3. â€œWhether Transport Canada has adequately planned the human resources it will need to deliver its aviation safety programâ€.
Despite the above observations about much of the planned work not getting done, and inspectors not having the training for the new surveillance methods, the AG concluded that TC had â€œstrengthened its human resources planning,â€ although there were still some gaps in competencies related to the new organization structure for operating in multi-disciplinary teams. But more fundamentally, the department has still not identified how many inspectors it will need to conduct inspections under the new surveillance approach. â€œProgress has been made to implement human resources strategies, but a lot remains to be done.â€
4. â€œWhether Transport Canada has a plan to implement an adequate quality assurance program to promote continuous improvement of civil aviation safety.â€
The AG had already reported in its 2008 audit that TC has â€œno national mechanism for monitoring consistency in oversight activities or risk assessments.â€ In planning the 2011 audit, the AG was told by TC that it had not yet implemented a quality assurance program. So instead, the AG focused its work on the expectation that TC had an approved plan to implement a program, but all the AG was able to find was that TC was â€œworking on terms of reference for developingâ€ its plan. Again recommending a plan for QA, and making it a priority, the department has promised to have QA in place by March 2013.
In conclusion, the AG acknowledged that:
â€œTransport Canada has shown leadership in moving Canada toward a regulatory framework that includes a safety management systems (SMS) approach. Its actions were designed to promote civil aviation safety in Canada, with the objective of maintaining our good safety record into the future. As the first member of the international community to move to SMS, it faced significant challenges without the benefit of othersâ€™ experience. Transport Canada has made progress in adapting its regulatory framework to one based on SMS and in developing a surveillance methodology that is in line with an SMS approach to civil aviation safety.
â€œOn a program-wide basis, however, we concluded that Transport Canada is not adequately managing the risks associated with its civil aviation oversight. The significant weaknesses that need to be addressed involve how the Department plans, conducts, and reports on its surveillance activities. While we found examples where surveillance activities met our audit criteria, most inspection files that we reviewed fell short and did not follow Transport Canadaâ€™s own established methodology. We found limited evidence of management review and involvement in surveillance activities. We also found that many fewer inspections are done than planned.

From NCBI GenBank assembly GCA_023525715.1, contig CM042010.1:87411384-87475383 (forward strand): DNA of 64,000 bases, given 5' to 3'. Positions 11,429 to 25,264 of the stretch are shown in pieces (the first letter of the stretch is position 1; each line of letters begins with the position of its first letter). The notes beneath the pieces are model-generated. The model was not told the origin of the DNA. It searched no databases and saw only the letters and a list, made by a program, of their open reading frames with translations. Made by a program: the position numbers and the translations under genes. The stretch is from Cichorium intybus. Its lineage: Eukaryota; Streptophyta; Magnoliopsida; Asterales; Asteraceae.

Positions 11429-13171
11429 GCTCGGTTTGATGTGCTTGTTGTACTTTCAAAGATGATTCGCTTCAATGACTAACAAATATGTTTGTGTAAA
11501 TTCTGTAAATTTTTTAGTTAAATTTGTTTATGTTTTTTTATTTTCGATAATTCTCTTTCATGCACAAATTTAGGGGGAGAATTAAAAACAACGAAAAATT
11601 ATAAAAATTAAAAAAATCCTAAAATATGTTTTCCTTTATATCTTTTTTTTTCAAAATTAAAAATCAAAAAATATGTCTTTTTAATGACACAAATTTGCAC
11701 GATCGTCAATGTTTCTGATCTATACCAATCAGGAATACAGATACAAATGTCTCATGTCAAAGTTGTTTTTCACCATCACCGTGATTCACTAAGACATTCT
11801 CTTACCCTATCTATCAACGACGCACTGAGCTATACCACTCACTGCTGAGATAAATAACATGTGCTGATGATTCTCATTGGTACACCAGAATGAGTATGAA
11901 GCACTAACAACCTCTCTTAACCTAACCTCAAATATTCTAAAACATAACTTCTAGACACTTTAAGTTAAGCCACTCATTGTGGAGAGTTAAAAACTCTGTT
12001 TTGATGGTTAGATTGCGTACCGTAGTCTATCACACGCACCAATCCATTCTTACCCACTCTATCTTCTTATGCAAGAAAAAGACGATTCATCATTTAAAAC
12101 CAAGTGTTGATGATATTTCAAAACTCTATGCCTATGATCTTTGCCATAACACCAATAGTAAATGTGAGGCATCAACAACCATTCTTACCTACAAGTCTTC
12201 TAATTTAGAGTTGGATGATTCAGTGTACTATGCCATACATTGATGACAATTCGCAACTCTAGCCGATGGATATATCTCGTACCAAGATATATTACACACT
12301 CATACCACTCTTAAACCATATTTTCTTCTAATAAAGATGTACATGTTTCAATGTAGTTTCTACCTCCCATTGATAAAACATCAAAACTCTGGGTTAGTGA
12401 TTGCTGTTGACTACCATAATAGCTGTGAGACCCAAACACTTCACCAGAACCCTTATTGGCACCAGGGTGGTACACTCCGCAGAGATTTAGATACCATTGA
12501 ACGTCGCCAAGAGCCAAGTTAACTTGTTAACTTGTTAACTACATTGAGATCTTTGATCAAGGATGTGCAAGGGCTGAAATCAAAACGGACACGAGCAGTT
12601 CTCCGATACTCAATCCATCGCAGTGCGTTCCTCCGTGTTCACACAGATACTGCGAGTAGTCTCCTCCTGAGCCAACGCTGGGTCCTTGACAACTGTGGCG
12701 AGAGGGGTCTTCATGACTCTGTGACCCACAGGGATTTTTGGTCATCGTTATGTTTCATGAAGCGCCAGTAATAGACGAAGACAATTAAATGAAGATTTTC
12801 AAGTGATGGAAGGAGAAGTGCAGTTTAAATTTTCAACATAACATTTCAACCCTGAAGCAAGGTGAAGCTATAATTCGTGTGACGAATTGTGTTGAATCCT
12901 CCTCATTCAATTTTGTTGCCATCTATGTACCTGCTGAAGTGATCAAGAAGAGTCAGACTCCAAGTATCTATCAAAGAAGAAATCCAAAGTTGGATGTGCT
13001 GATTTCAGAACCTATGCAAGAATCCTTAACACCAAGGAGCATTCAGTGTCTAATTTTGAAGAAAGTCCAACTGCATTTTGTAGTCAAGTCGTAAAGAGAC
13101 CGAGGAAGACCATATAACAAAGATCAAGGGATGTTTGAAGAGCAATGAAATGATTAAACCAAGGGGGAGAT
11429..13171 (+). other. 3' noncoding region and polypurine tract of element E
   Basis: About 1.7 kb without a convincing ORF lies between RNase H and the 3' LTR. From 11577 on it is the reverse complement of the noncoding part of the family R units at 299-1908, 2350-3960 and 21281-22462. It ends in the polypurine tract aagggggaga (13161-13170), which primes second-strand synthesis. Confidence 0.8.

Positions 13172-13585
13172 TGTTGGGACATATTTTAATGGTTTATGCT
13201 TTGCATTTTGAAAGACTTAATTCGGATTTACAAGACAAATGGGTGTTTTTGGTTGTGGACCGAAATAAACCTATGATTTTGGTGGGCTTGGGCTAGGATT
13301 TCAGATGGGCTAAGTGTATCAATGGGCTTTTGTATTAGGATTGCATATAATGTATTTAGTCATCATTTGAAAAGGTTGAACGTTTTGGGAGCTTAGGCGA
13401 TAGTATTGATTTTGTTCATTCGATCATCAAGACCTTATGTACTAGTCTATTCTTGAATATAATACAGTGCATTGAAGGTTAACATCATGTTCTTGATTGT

â€œWe also concluded that Transport Canada has not adequately planned the human resources it will need to deliver its civil aviation safety program. It has developed a national human resources plan and made progress in implementing key human resource strategies, but it has not identified how many inspectors and engineers are needed to oversee civil aviation safety.
â€œFinally, we concluded that Transport Canada does not have an approved plan to implement an adequate quality assurance program that will promote continuous improvement of its civil aviation safety program.
â€œFor decades, Transport Canadaâ€™s approach to overseeing civil aviation safety remained unchanged. The Department faced challenges as the first nation to move to an SMS-based approach in the aviation industry. It has made real progress, with large aviation companies now working in the SMS regulatory framework. Transport Canada has revised its surveillance methodology so it is consistent with this new approach, and inspections are being carried out under its instructions. Senior management now needs to concentrate its efforts on ensuring that staff apply the approved methodology consistently and rigorously, that managers provide the necessary review and supervision, and that an effective continuous improvement program is put in place. Otherwise, Transport Canada will not have the assurance it needs that the industry is operating in compliance with the regulatory framework for civil aviation safety in Canada.â€
The first dawn-to-dusk trans-Canada flight was completed by J.H. Tudhop and J.D. Hunter in July 1937. The journey, between Montreal and Vancouver, took the pair 17 hours and 35 minutes. www.canadiangeographic.ca